schimbri n gndirea partidelor. n ultimul deceniu, construirea soft power a
devenit o nou prioritate a partidelor, iar China s-a concentrat pe ideea de
construcie economic drept scop. China a ales s i bazeze viitorul pe relaii de
amiciie cu SUA, i nu s mearg calea rzboiului, ntr-o lume bipolar, cu ea i
SUA ca rivali.

LEARNING FROM SUN TZU & CLAUSEWITS http://theriskyshift.com/2012/01/essay-what-enduring-lessons-about-html/


Sun Tzu treats war just as one of the many political instruments that political and
national leaders can use in order to fulfill political aims.
The Chinese tradition, deeply influenced by Taoism, sees war as the product of
necessity, calling it a necessary evil. The Chinese emphasis on the minimum
use of force and the advice of deploying arms only when necessary
For Sun Tzu, the ideal victory is winning without fighting but using extensive
deception, in order to convince the enemys forces to yield
Sun Tzu and terrorism: cyclical patterns and lessons to seize on

The Art of War has been described as a revolutionary text because it was the
first handbook that directly linked warmaking to the art of government.[14] The
different conception on the nature of war explained by Sun Tzu provides an
approach which emphasizes stratagem and manoeuvre over firepower [and]
recognizes that the decisive battlefield lies in the political will of the opponent,
the hearts and minds of its citizens.[15] In fact, Sun Tzus ideal victory doesnt
involve any military or epic battle but it is articulated in the main idea of
neutralizing the enemys strategy and avoiding the use of military forces.
Accordingly, Sun Tzu recommends to set this kind of strategy without any
publicity, otherwise it would compel the enemy to respond. In this way, as
McCready underlines, Sun Tzu offers a way for weaker forces to defeat those
more powerful[16]: currently, international terrorist organizations are widely
embedded in the concept of weaker forces against powerful state actors as the
US.

As a matter of fact, international terrorist association like Al-Qaeda employs three


conceptual pillars which characterize the thought of warfare proposed by Sun
Tzu: deception, psychological considerations and the role of intelligence.
Deception and psychological factors are the heart of warfare because they allow
to manipulate the enemys perceptions. In fact, Sun Tzu perfectly knew that
enemies convinced of their superiority in terms of capabilities or military
resources werent attentive to the possibility of being misled.[17] In the same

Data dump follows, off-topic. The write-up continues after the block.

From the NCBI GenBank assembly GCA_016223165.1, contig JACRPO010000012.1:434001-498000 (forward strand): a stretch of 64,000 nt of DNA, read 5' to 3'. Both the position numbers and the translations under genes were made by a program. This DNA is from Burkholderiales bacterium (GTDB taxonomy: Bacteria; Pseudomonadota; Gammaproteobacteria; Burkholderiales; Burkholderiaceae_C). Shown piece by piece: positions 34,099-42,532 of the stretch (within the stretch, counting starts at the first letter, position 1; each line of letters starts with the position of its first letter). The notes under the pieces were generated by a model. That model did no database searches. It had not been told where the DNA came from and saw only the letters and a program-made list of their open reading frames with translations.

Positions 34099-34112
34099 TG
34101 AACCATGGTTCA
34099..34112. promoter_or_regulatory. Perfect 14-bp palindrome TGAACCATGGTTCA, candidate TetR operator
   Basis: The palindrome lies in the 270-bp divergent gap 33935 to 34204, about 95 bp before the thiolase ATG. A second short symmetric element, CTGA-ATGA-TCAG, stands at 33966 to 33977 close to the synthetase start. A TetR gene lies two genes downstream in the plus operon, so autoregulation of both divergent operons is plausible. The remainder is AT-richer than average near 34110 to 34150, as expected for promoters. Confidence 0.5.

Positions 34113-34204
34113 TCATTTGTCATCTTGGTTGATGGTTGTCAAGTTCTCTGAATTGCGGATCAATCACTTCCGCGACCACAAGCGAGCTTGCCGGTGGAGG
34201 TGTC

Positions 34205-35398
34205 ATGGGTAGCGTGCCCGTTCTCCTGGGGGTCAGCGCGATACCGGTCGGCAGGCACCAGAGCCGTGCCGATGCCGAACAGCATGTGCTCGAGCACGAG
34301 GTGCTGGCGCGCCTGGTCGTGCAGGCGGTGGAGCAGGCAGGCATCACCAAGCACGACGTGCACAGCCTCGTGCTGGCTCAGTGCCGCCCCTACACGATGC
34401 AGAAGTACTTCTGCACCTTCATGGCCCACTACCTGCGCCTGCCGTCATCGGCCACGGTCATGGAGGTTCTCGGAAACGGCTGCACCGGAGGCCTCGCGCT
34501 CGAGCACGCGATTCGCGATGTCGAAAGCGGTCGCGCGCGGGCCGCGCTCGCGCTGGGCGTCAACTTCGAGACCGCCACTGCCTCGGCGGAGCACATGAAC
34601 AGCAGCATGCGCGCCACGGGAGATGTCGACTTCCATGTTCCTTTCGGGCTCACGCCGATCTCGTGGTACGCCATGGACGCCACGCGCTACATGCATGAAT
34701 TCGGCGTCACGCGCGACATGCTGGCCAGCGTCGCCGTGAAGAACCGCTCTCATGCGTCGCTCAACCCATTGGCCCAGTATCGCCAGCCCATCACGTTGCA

way, Al-Qaeda might appear weak or not well-organized but being an
international network with links in 55 countries and having training camps in
many of them, its organizational structure is such that deception, misdirection,
secrecy and compartmentalization are heightened[18] and exploited extensively
and successfully. In addition, psychological warfare is the direct consequence of
deception: attacking enemy soldiers and their related citizens through indirect
methods is the best way to destroy their morale and create tension inside society.
Al-Qaedas tactics are in line with Sun Tzus recommendation, its main objective
is spreading fear striking targets societies through bombing, hijacking,
kidnapping, assassinations and suicide attacks. Doing so, Al-Qaeda aims to
undermine the overall support for the war effort, the sense of security among
citizens and, moreover, it is successful in avoiding an open and unbalanced
combat with the US.

Finally, the role of intelligence. Hendel asserts that Sun Tzus generals rely
heavily on the work of spies and agents [in order to] secure victory with the least
possible expenses and bloodshed[19], suggesting that this aspect of warfare is
one the most significant even for assuring an effective deception. As a matter of
fact, Sun Tzu wrote an entire chapter about Using Spies, in which he listed five
different kinds of them (local, inward, converted, doomed and surviving spies)
and described their most important tasks and aims, such as gaining the deepest
and the widest knowledge of the enemy.[20[ Similarly, Al-Qaeda has created a
highly sophisticated network of spies and human intelligence-gathering sources
throughout the world.[21] Such a system impressively resembles to the one
suggested by Sun Tzu given that, as Gunaratna reports, it is comprised of three
different levels of spies: two tiers of agent[s] [who] manage agents outside
Afghanistan and in the regional nodes. They also cultivate subagents whose
primary responsibility is penetrating and infiltrating Muslim migrant communities
to recruit, gather intelligence and conduct operations.[22]

In conclusion, studying The Art of War can be a very efficient way to understand
and face Al-Qaeda, which represents a model of Sun Tzus principles on indirect
warfare.[23] However, as Coker realistically points out, the defeat of terrorism is
not entirely possible. In order to comply with the so-called second paradox of
Sun Tzu (obtaining success by preserving the enemy from total destruction),
Coker asserts that the object of war cannot be total security but a better kind
of insecurity.[24] As for the case of Al-Qaeda it means living with Islamic
countries without attempting to overthrow their political regimes, because the